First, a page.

By the third page of Zachary Mason’s stunning debut novel, which purports to recuperate lost versions of the Odyssey, we already know that we’re sailing in unfamiliar terrain. Odysseus has arrived back in Ithaca, but he’s met a Penelope who has already married someone else. The prince looks around sadly.
Then mercifully, revelation comes. He realizes that this is not Penelope. This is not his hall. This is not Ithaca—what he sees before him is a vengeful illusion, the deception of some malevolent god. The real Ithaca is elsewhere, somewhere on the sea-roads, hidden. Giddy, Odysseus turns and flees the tormenting shadows.
Wait! Would the real Ithaca please stand up? Nope, says Mason. In his book, the “real Ithaca” is always somewhere else. It keeps shifting. So do all the characters around it. Mason proposes a swirling, recursive mosaic of the Odyssey, based on the idea that the tale we think of as a set serious of established episodes was created in variants, many of which were never united by Homer. And the author – or rather, a mischievous voice which appears now and then in pseudo-scholarly notes claims to unite a few of the disappeared fragments. The “rediscovered” tales he proposes are wildly inventive: In one, a soldier named Odysseus escapes after the Trojan war to become a wandering bard, That ex-soldier travels island to island composing poems about a soldier called Odysseus. In another, Paris is also a name for the king of the dead, and Menelaus’s attack on Troy is really an attack on the kingdom of death. In another, Odysseus goes down to the underworld to find Penelope, but she no longer recognizes him, and sees only a person named “No Man.” Using familiar elements as recombinant puzzle parts, Mason, like some fabulist Penelope, enters and then re-weaves the old tales.
Like Penelope, Mason also crafts an unfinishable tapestry. This, Mason seems to argue, is the point: Because the tale lives on in our culture, it remains receptive to our re-making. Therefore, Mason remakes and remakes. In fragments with titles like “The Stranger” or “Guest Friend,” Mason renders the familiar strange, giving the stories space to live anew. Decentering the familiar tales has the paradoxical effect of making them feel close, relevant, breathing. Classics often suffer the double blow of seeming at once dusty and also imbibed to the point of cliché. But in an era when people like to repeat that the story is dead, books are dead, even history itself is dead, it is wonderful to discover a book in which a story is so pulsingly alive.
In fact, Mason’s retellings frequently bypass mere mortal ideas of life and death. In the writerly web he spins, there have always been many Odysseys, extant legends strewn around the world like so many Goldberg variations. Mason’s “recovered” Odysseys are allegories, retellings, dream sequences, and apocryphal voyages. As if designed by Italo Calvino and MC Escher, they’re full of trick tunnels, funhouse distortions. This is at once enchanting and liberating. Too often we live in a world of passive re-telling, making and accepting copies of things whose sources we don’t know, repeating stories which are blithely unaware that they are copies. In contrast, Mason’s brand of conscious remaking enlightens and nourishes the active storyteller within each of us.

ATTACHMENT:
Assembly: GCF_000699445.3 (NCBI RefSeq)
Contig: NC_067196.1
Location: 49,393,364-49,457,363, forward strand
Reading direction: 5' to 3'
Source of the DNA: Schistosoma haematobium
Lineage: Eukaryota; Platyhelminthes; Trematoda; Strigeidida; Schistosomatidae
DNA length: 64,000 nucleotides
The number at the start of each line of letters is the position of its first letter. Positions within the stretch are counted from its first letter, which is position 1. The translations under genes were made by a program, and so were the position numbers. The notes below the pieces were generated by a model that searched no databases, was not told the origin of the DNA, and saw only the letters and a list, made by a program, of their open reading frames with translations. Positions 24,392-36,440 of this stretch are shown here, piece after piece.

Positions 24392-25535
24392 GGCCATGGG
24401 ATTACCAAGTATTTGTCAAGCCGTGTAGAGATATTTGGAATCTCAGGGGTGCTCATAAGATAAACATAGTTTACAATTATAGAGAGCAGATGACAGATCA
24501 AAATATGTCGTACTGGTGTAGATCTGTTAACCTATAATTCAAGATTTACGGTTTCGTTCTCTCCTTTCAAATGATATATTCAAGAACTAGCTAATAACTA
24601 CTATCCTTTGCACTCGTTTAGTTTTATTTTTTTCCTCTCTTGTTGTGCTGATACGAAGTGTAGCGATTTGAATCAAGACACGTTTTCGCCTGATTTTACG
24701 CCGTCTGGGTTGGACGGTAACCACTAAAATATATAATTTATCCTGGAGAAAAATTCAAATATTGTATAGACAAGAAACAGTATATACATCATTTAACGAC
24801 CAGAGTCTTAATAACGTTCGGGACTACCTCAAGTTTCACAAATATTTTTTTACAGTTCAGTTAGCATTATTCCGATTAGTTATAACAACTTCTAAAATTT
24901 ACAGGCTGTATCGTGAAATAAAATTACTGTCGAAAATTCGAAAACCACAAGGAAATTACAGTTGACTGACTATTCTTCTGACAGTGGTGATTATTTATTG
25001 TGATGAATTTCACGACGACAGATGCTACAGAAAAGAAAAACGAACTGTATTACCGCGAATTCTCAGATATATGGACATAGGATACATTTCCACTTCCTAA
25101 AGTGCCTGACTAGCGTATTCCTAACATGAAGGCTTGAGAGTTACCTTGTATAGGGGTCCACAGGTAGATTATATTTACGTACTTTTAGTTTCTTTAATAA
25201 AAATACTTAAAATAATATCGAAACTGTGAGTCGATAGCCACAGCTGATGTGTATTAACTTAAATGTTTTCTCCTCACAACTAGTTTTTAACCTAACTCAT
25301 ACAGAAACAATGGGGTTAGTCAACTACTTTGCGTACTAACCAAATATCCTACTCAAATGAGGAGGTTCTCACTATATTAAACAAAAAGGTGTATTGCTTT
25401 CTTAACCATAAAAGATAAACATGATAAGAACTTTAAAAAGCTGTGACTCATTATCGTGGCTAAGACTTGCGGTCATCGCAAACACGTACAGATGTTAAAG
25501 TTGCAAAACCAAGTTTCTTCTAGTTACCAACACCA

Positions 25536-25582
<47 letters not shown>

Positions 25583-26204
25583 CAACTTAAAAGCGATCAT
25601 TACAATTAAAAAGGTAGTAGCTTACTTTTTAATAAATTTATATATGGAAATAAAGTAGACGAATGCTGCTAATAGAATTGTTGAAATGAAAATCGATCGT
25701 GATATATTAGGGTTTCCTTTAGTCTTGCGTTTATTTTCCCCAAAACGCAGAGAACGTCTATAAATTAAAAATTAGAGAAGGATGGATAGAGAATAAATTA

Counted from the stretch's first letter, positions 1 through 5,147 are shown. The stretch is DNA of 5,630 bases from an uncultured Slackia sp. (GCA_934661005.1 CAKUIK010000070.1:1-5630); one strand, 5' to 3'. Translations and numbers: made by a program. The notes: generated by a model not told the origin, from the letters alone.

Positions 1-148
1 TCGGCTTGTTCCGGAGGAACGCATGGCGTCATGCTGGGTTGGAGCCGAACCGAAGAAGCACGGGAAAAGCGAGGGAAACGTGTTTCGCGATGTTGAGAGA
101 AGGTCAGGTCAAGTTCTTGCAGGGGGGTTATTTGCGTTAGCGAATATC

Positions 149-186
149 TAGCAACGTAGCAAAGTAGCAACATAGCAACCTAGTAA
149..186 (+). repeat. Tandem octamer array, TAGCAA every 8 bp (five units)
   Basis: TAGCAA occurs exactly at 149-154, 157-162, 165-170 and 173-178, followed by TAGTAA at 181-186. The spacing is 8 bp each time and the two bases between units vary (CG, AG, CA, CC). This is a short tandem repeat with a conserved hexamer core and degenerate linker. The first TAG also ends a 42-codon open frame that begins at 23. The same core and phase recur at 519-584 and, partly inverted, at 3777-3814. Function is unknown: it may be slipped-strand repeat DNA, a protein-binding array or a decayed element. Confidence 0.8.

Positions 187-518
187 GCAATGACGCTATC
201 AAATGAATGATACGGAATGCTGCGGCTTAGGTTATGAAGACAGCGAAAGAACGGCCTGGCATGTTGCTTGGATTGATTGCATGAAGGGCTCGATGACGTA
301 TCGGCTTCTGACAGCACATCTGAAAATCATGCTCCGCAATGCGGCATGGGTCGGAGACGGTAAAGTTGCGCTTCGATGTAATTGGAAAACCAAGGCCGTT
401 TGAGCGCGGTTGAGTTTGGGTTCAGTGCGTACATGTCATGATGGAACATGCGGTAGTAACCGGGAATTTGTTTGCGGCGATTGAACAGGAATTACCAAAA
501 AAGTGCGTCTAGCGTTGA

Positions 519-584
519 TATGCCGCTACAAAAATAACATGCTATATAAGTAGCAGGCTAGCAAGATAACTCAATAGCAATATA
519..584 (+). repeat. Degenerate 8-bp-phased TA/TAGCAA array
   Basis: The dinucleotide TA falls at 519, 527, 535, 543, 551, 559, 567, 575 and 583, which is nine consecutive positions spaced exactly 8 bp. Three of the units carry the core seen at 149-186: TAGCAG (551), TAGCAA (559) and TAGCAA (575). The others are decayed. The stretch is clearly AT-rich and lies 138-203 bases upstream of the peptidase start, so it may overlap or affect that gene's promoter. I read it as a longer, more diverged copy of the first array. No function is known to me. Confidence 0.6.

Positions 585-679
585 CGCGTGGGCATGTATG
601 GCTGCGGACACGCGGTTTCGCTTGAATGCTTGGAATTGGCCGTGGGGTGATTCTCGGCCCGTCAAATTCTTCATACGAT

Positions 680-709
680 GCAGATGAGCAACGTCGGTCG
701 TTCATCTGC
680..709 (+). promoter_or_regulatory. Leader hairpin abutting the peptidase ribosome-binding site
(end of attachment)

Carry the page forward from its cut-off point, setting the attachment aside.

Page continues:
Mason is hardly alone, of course. Retelling is our longest tradition, and in recent years many other writers have taken on the project of remaking Odysseus. Derek Walcott’s epic poem Omeros weaves the Greek pantheon into a humble West Indian Island, depicting Zeus playing with his West African Orisha counterpart Oshun. Christopher Logue’s All Day Permanent Red re-writes battle scenes from the Iliad in stark contemporary language. Mason’s Odysseys are less literal than Walcott’s, more fabulist than Logue’s. They are particularly inviting, full of lacunae our imaginations can enter.
Indeed, one of the chief pleasures Mason provides comes in the form of the questions The Lost Books provokes: How would we like to retell the Odyssey? What do we gain by doing it? What does it mean to any of us to retell? Which Odysseys do we want? How does the Odyssey follow us even when we are not aware of it? Here is a question one of Mason’s mysterious characters, a reader who discovers himself to be an Odysseus, asks of the book he finds in a lonely cabin: “I wonder what the book was meant to tell me?” This is a question all readers ask: what does it mean to encounter a story? What does it mean to interact with literary (or in fact any) inheritance?
Mason would argue that we readers are necessarily also makers, reconciling the world of books that come down through time to the world we discover ourselves in. l. His book dramatizes this essential intellectual project. In a beautiful story called “Athena in Death” Odysseus asks Athena “to be young again, or at least not old, and to spend eternity making his way from a war indefinitely far in the past to an island indefinitely far in the future.” Mason adds that “he (Odysseus) did not want to know he was a ghost.” The Lost Books of the Odyssey allows us to recognize how surely that questing Odysseus has gotten his wish.
But what of us, we readers, who wake up in the mortal world asking what the book was meant to tell us? What does the tale offer? According to Mason, it bestows contradictory multitudes on us. If Mason becomes a Penelope, weaving and unweaving the tale , this implies not only that Penelope could have been a Homer, but that the tale is always waiting to be remade by any reader. Odysseus told the Cyclops his name was “No Man” and indeed, perhaps the author of the Odyssesy’s lost books is not Mason, or Homer, or Penelope, or even Odysseus. Perhaps it is not even No Man, but any and also all of us.